Safety issues have prompted the move of the bus stop in front of Harford Memorial Hospital, a Havre de Grace city counciman said Monday.
Councilman David Glenn said the decision to move the stop was made after complaints that the location was not safe.
He said drivers are often hitting the bus as it parks at the stop.
"Thanks to the work of [police chief] Teresa Walter, the bus stop will be moved to Revolution Street where the old loading zone was for the hospital," Glenn said during Monday's city council meeting.
He said commuters will be contacted so they are not surprised by the change.
Glenn said the Halloween parade was also successful, with more than 500 children showing up in some "impressive costumes."
Councilman Joe Smith congratulated businesses who made their buildings look a little brighter lately.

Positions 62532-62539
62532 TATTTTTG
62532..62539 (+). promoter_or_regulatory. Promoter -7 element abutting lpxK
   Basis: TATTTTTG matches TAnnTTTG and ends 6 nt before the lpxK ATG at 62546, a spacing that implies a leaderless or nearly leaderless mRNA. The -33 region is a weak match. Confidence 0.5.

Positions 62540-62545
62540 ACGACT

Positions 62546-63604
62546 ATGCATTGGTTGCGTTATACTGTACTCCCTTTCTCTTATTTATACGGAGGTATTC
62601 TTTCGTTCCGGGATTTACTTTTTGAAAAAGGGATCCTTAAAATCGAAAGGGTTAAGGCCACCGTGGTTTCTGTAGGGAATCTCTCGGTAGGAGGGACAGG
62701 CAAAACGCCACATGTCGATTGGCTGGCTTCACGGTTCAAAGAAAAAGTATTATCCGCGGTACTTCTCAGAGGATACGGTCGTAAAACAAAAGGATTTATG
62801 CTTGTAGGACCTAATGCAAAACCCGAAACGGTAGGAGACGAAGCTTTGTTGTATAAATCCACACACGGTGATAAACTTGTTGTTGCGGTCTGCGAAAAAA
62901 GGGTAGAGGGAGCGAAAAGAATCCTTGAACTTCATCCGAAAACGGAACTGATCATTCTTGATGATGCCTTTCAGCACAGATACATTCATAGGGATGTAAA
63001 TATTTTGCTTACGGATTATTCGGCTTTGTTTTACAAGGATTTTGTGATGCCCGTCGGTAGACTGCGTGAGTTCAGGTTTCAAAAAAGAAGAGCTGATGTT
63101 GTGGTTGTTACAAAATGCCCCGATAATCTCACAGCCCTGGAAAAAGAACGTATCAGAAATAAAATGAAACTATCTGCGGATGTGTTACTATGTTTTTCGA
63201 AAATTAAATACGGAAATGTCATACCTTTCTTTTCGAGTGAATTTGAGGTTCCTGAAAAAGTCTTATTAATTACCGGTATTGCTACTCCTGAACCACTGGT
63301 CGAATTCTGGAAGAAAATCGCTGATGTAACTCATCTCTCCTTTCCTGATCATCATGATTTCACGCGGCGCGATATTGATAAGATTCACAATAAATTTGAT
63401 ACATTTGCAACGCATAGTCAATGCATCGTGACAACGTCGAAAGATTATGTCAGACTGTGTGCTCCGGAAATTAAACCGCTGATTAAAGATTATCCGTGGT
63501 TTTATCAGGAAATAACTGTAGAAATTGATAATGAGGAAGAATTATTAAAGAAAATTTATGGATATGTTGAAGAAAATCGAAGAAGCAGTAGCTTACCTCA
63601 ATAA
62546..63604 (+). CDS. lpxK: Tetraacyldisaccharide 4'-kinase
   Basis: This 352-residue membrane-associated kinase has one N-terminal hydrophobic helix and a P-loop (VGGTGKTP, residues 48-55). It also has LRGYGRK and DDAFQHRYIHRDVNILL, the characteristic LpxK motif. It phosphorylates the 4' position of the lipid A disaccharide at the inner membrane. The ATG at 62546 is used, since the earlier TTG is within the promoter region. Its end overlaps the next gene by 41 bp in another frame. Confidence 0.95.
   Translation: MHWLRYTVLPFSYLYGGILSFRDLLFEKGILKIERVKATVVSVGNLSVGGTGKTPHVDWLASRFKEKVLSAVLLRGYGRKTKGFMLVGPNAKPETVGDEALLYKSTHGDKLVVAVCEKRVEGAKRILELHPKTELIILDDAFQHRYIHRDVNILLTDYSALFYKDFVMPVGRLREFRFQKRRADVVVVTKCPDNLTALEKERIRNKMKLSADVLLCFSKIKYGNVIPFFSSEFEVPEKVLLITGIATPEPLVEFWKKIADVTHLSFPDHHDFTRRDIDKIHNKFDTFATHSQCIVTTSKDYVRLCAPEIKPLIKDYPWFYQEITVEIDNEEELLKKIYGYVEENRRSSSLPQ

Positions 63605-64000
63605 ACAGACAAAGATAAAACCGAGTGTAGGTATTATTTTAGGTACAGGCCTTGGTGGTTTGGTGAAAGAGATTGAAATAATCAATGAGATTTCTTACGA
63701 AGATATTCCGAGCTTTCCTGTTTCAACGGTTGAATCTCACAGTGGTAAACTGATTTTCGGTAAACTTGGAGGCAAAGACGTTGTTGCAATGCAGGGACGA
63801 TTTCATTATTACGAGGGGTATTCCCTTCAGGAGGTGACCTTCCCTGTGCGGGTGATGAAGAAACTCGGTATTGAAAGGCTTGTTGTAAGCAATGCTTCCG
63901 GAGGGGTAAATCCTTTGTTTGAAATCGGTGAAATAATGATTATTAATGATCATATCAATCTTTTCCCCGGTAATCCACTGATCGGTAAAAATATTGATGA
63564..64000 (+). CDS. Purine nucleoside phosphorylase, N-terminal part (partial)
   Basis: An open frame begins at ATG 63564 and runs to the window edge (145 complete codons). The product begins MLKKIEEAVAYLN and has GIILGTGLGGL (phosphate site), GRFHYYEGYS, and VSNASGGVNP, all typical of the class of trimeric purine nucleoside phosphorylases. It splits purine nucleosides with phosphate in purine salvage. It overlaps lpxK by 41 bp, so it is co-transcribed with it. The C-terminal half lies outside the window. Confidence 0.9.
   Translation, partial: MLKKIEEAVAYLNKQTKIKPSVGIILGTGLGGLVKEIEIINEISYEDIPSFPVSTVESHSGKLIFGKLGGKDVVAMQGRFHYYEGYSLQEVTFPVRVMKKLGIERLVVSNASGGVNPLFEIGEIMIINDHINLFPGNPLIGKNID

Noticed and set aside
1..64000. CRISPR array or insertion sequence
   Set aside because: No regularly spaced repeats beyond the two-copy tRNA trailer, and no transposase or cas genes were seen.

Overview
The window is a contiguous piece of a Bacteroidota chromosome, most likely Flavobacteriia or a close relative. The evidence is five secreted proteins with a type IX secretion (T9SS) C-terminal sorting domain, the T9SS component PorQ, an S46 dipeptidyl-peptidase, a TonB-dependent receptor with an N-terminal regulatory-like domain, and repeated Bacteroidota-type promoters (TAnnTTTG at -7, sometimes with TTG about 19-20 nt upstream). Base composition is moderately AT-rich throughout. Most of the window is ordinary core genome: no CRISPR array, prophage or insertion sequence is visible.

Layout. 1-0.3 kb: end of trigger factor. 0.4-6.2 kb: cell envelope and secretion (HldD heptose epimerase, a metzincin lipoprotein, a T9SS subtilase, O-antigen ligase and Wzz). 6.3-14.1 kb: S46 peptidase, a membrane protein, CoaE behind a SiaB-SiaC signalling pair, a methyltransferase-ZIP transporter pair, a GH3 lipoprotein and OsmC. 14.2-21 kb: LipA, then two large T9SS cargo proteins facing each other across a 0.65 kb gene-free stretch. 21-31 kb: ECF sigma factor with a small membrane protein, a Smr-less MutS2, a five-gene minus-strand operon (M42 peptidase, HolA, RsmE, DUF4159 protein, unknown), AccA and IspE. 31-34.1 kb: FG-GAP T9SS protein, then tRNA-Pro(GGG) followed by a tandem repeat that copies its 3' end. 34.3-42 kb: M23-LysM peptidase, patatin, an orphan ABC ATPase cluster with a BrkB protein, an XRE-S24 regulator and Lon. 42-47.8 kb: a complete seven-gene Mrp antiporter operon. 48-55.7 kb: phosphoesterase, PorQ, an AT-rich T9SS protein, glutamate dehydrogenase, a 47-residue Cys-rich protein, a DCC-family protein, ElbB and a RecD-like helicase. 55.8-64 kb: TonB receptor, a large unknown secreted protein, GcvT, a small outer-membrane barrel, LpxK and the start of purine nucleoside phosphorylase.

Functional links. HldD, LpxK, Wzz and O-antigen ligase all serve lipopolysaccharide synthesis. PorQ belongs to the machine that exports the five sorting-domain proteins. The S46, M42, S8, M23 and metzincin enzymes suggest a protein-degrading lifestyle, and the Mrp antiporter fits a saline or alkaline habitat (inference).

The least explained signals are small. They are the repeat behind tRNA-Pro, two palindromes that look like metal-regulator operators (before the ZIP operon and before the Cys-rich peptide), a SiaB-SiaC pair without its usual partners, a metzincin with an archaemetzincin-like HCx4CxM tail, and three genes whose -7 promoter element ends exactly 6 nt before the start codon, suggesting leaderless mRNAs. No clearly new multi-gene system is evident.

He noted the American Legion is now bright blue and Coakley's also got painted, as businesses take advantage of facade improvement grants.
"We underestimate what a fresh coat of paint will do to brighten the spirits and brighten the community," Smith said.
He also said the Bulle Rock Civic League had a meeting recently that drew about 200 people and is sponsoring another meeting on the topic of education at 7 p.m. Nov. 20 at the residents' club.
Smith, a Bulle Rock resident, said his neighbors are "eager" to become part of the community and participate.
"It's probably one of the most engaged communities in terms of a neighborhood," he said.
Planning and zoning director Neal Mills congratulated the planning commission on finishing its review of the new zoning ordinance, noting the volunteer group had 11 workshops on the complex bill.
"They did yeoman's work on this," Mills said. "This is another tremendous volunteer effort on the part of the citizens of Havre de Grace."
Members of Junior Girl Scout Troop 640 were also recognized for the Bronze Award, which they received for launching a literacy project in the city.Copyright © 2014, The Baltimore Sun